The wind built enough to produce 6 knots of boatspeed with the sails cracked off a bit. The haze became thicker and thicker as we navigated around the tricky rocks at the entrance to the cozy anchorage between several small wooded islands that make up the Barreds. Almost as soon as we had the anchor down, a dense, can’t-see-the-bow fog enveloped us, just as if a switch had been flipped. We’d have faced some complicated navigation if it had caught us out half an hour before (a reprise of one of our first dates). But we were snug on the hook, and coffee on deck segued into dinner on the grill. The exquisitely textured silence was punctuated from time to time by the plip of a drip falling from the boom, or the whoosh of a bird flying past our little self-contained world, or the brraaahhhhh of a distant lobster boat.
An isolated anchorage in the fog is conducive to contemplation and cultivates patience and a good night’s sleep. Why would we care if we were stuck there until the fog burned off? The hiking trails of Butter Island were only a short dinghy ride away. Butter and the Barred (Escargot and Bartender) Islands are privately owned, and a portion of Butter is open to hikers. Happy to respect the no-trespassing rules, we landed on Orchard Beach and were surprised to find several small fluffy sheep, the remnant of an attempt to raise livestock on the island, escorting us to the trail that leads up Montserrat Hill. By the time we reached the top, the fog had lifted and we had one more anchorage on our wish-to-return list.
Caroline and I have spent some time in Camden, and we’ve often looked to the east and thought about cruising to the islands that are within a day’s sail. Pulpit Harbor, on North Haven Island, has always been near the top of that list, and we agreed that spending our last night out in Pulpit, where we could watch the sun set over the Camden Hills, would be the perfect finale. And it was close enough to Rockland to easily get the boat back at noon.
We trimmed in tight for a pleasant little beat into a building southwesterly that blew out the fog. We had the boat humming along, so much so that we overstood the layline by miles just so we could sail longer. But I was getting used to having coffee and cookies on deck in a new anchorage, and teatime was getting close. We powered past Pulpit Rock, which guards the harbor entrance, and there was another perfect spot to spend a night. The fog was long gone, and early-summer sun was shining. Sufficiently jazzed on coffee, we took to the dinghy and returned to Caroline’s youth—we went crabbing. She was convinced the little estuary at the mouth of the harbor was the perfect place to catch crabs, and I humored her by tying some chicken on a string for bait. As I held the string over the side, trying to catch a crab I thought we had no chance of catching, and listened to Caroline’s coaching, it struck me just how happy we were. Of course, when I finally convinced her we were never going to catch a crab with some chicken tied to a string, she pulled up the smallest, hungriest crab in all of Pulpit Harbor.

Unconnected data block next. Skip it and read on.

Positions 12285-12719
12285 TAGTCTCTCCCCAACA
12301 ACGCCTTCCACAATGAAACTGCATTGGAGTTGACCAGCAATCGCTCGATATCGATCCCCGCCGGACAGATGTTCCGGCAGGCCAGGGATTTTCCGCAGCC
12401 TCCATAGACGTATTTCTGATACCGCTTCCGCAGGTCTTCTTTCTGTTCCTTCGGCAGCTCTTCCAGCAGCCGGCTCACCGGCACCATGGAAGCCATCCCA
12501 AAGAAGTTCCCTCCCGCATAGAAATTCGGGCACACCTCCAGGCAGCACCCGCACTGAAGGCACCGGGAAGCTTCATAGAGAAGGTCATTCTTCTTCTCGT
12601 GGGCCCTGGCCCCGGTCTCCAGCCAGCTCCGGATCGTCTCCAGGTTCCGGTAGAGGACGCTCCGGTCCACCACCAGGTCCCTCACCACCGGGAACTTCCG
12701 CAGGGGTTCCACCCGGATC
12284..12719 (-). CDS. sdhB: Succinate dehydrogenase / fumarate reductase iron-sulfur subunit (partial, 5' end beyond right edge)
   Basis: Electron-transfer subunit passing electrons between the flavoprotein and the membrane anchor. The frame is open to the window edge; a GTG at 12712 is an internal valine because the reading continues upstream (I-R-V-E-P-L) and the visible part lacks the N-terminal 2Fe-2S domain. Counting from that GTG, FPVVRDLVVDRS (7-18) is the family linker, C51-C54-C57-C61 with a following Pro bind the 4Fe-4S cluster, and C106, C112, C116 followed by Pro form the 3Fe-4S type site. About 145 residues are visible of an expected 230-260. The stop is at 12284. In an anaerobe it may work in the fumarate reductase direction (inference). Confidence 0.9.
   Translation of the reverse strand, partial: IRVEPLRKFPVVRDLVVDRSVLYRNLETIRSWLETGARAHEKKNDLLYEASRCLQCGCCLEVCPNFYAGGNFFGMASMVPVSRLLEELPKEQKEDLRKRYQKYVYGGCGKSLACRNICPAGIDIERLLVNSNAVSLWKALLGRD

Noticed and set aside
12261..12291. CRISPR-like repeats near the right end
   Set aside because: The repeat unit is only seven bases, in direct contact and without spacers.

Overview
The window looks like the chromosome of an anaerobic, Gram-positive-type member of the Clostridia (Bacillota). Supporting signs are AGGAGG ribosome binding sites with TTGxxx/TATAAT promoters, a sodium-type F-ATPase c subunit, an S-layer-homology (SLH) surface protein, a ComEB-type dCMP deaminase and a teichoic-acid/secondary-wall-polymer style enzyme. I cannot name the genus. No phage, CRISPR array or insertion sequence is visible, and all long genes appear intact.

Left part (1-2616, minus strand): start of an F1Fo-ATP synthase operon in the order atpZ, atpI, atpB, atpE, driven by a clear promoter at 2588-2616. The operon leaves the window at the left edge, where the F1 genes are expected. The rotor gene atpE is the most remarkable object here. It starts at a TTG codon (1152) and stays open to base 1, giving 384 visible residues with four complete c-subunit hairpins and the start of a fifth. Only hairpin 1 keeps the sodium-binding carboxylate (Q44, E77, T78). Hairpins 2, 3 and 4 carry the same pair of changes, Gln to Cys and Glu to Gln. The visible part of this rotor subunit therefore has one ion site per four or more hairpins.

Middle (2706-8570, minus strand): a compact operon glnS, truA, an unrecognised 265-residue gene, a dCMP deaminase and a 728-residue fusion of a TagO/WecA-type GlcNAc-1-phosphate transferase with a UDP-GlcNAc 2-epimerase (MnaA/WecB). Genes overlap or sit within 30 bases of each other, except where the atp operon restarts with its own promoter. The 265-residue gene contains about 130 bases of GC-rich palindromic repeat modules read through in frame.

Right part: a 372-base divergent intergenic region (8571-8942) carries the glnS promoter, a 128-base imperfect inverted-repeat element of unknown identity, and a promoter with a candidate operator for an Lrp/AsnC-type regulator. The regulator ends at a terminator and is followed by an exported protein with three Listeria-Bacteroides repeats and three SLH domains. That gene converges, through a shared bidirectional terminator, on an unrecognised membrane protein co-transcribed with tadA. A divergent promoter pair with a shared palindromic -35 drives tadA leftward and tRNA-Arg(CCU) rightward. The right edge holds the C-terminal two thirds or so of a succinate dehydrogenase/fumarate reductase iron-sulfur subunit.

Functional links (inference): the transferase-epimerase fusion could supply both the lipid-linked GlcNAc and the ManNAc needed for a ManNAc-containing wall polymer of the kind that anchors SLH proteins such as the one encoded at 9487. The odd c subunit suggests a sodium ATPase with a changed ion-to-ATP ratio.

The sun set over the Camden hills, just as we thought it would, and we had just settled into the bug-free zone in the cabin when we heard a throaty whump-whump-whump that seemed to be getting closer. It was megayacht man, lights blazing, looking to anchor right next to us in a small anchorage on our last night out (thankfully he didn’t). Around 2200, we got more company in the form of a large schooner that ghosted into the crowded anchorage, kerosene running lights ablaze, found a tight spot, came into the wind, and backed down on its anchor, all without an engine.
But all was peace and quiet as we got up and away early the next morning. With little wind to speak of, we motored across the bay, made a quick stop in Camden, and brought the boat back to Johanson’s. Of course, we’d have been happy to keep our preemptive honeymoon going; picking the next new anchorage to explore sounds like a lot more fun than picking napkin colors for the wedding. Maybe that’s why we haven’t set a date yet.
Why go: The Maine coast deserves its reputation as a legendary (though not necessarily easy) cruising ground. There are enough harbors, coves, and islands to make exploring it, and revisiting favorite places, the work of a lifetime.
When to go: Cruising early (late June/early July) or later (September) in the season keeps you out of the crowds and less likely to experience the prolonged summer fog for which the area is famous; modern navigation instruments make fog less scary. Locals tell me that the season doesn’t kick into high gear until late July/early August.
Cruising guide: We relied on Hank and Jan Taft’s A Cruising Guide to the Maine Coast (International Marine). It helped inform our destination selection and was always spot on.
How to go: There are a number of charter companies along the coast. Our boat from Johanson Boatworks (877-456-4267; www.jboatworks.com) was well equipped and worked perfectly.